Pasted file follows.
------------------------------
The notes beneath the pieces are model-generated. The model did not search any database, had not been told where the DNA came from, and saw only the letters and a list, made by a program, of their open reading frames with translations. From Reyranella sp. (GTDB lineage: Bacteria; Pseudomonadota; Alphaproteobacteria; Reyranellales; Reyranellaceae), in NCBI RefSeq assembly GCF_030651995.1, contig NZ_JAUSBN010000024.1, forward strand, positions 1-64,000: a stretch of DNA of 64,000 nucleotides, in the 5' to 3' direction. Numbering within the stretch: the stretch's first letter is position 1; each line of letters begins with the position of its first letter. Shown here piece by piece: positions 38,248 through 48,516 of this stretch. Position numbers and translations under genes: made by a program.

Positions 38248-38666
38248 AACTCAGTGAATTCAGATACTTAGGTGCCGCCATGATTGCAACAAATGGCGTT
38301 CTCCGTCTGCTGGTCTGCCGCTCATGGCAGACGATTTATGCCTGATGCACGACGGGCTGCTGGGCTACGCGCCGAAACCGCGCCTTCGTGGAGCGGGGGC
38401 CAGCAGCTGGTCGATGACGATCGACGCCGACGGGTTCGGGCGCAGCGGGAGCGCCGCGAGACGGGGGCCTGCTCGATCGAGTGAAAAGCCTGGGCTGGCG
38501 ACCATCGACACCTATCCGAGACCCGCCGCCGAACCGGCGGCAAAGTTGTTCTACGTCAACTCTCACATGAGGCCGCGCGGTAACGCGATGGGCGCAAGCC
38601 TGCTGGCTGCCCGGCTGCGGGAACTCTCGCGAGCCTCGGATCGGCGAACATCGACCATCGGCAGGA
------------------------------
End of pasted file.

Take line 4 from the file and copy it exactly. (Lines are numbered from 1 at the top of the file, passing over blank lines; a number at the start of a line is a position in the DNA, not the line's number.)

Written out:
38301 CTCCGTCTGCTGGTCTGCCGCTCATGGCAGACGATTTATGCCTGATGCACGACGGGCTGCTGGGCTACGCGCCGAAACCGCGCCTTCGTGGAGCGGGGGC